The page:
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X: 1 T: "the SILVER LAKE" VARSOVIANA R: Varsoviana %R: varsoviana, waltz B: James Kerr "Merry Melodies" v.4 p.47 #425 Z: 2016 John Chambers <> N: There are "1st time", "2nd time", "3rd time" bracketed notations above the 2nd, 3rd, 4th strains. N: These have been omitted, since they're just a redundant way of of indicating a rondo, which the "D.C." markings also do. M: 3/4 L: 1/8 F: K: G B>c |\ d2 g2 f2 | c4 A>B |c2 e2 d2 | B4 B>B |B2 A2 B2 | c4 c>d | e2 F2 F2 | G4 ::G2 |e>^d e2 G2 | d>^c d2 G2 |c>B c2 d2 | d4 G2 |e>^d e2 G2 | d>^c d2 G2 |c>B c2 F2 | "_D.C."G4 :| |:d2 |b>^a b2 d2 | b>^a b2 d2 |b>^a b2 c'2 | a4 d2 |a>^g a2 d2 | a>^g a2 d2 | a>^g a2 b2 | "_D.C."G4 ::[K:=f] E>F |G>^F G2 G2 | A>^G A2 A2 | B>A B2 G2 | c4 G2 |e>^d e2 G2 | d>^c d2 A2 |B>A B2 g2 | "_D.C."c4 :|

SILVER LAKE [2], THE. AKA and see "Varsoviana," "Kick a Dutchman." English, Varsovienne (3/4 time). G Major ('A', 'B', & 'C' parts) & D Major ('D' part) {Trim}: G Major {Bayard}. Standard tuning (fiddle). AB (Bayard): AABBCCDD (Trim). "Silver Lake," a varsovienne "danced at all the Nobilitys Balls", was first published around 1850. William Henry Montgomery (1811?-1886) is sometimes credited as the composer of the tune, although he may only have fashioned the arrangement. He was an English composer of dance and vocal music, arranger and conductor, formerly a pupil of wikipedia:William_Shield. He directed music and Sadler's Wells, Covent Garden and the Strand Theatre, and composed for a long series of pantomimes that ran at various venues. Some of his songs were quite popular in his time. Samuel Bayard, however, opines that "everything about" the air suggests it is German in origin and that it uses international strains.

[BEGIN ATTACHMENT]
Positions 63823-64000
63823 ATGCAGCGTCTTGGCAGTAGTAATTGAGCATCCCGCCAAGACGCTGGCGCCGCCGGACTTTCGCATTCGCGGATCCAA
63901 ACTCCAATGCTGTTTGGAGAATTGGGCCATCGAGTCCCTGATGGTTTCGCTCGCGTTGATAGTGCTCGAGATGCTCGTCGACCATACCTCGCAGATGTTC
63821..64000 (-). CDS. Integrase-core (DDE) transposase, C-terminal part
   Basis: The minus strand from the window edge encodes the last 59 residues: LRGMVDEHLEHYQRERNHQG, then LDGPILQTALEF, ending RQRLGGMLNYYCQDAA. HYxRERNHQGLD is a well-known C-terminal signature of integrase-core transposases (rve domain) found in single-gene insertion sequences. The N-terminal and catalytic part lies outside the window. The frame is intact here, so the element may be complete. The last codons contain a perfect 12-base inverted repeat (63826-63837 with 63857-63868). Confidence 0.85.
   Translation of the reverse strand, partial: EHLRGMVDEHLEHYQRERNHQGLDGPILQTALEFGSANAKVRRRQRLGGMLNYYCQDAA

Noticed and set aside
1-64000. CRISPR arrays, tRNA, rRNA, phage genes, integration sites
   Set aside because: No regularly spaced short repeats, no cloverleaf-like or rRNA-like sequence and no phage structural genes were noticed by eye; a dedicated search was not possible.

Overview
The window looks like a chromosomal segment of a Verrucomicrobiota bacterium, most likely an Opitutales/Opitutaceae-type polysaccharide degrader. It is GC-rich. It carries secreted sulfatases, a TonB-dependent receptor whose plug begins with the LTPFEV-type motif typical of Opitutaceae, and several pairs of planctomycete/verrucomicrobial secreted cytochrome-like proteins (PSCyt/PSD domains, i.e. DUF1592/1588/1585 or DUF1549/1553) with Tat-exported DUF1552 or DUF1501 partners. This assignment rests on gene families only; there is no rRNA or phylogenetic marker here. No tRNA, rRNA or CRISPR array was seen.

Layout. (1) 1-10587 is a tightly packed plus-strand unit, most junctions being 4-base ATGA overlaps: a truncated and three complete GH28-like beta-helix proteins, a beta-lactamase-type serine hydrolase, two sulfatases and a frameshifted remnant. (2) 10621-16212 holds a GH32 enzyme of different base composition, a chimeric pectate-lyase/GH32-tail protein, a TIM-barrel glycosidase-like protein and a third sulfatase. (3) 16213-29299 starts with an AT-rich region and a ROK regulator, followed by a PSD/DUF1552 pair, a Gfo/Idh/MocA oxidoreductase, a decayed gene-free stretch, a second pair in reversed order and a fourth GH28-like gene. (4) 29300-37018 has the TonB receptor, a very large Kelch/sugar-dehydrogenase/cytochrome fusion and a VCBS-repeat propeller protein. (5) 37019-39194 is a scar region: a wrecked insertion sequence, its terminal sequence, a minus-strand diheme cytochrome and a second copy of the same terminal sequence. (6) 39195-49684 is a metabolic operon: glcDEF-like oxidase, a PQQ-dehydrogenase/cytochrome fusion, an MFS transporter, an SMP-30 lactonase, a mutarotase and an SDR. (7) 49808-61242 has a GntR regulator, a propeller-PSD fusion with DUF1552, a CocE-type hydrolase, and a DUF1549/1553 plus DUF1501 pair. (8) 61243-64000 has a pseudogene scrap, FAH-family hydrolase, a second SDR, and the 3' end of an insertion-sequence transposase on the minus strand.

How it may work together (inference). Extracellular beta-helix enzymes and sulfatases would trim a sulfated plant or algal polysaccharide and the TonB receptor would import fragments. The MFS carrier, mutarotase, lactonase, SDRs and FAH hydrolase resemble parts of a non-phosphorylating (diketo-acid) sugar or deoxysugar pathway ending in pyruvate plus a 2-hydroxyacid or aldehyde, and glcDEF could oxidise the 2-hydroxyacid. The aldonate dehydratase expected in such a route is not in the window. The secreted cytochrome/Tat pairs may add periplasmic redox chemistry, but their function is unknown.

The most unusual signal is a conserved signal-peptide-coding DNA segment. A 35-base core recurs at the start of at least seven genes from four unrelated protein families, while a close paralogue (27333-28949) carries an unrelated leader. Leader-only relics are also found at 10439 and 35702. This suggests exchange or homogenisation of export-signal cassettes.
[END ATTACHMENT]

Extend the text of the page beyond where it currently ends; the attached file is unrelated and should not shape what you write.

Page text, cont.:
In 1866 during the Canadian gold-rush Robert Burrell grumbled in a letter that the music from Bakerville’s Hurdie house across the street was disturbing his sleep. He mentioned four of the songs that were ringing in his ears: "Silver Lakes Varsovianna,” "King of the Cannibal Islands,” "Sultan Polka" & "Edinburgh Quadrille (The).” By the end of the century the dance, which reached its height of popularity mid-century, seems to have fallen out of fashion. The editor of The Ballroom Guide[1] opined: " formerly had a sort of ephemeral popularity. We always considered it as rather a boisterous sort of performance, and more suitable for the casino than the private ballroom."

Additional notes
Source for notated version : - Ned Pearson [Barber].

Printed sources : - Barber (Nick Barber's English Choice), 2002; No. 70, p. 32 (as "Varsoviana"). Bayard (Dance to the Fiddle), 1981; No. 650, pp. 568‑569 (appears as "Old Mazurka"). Kerr (Merry Melodies vol. 4), c. 1880's; No. 425, p. 47. Trim (The Musical Legacy of Thomas Hardy), 1990; No. 79.

Recorded sources : - DMPCD 0204, Nick & Mary Barber with Huw Jones - "Lovely Nancy" (2002).

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  1. Frederick Warne, The Ballroom Guide, London and New York: Frederick Warne and Co., 1888, p. 61.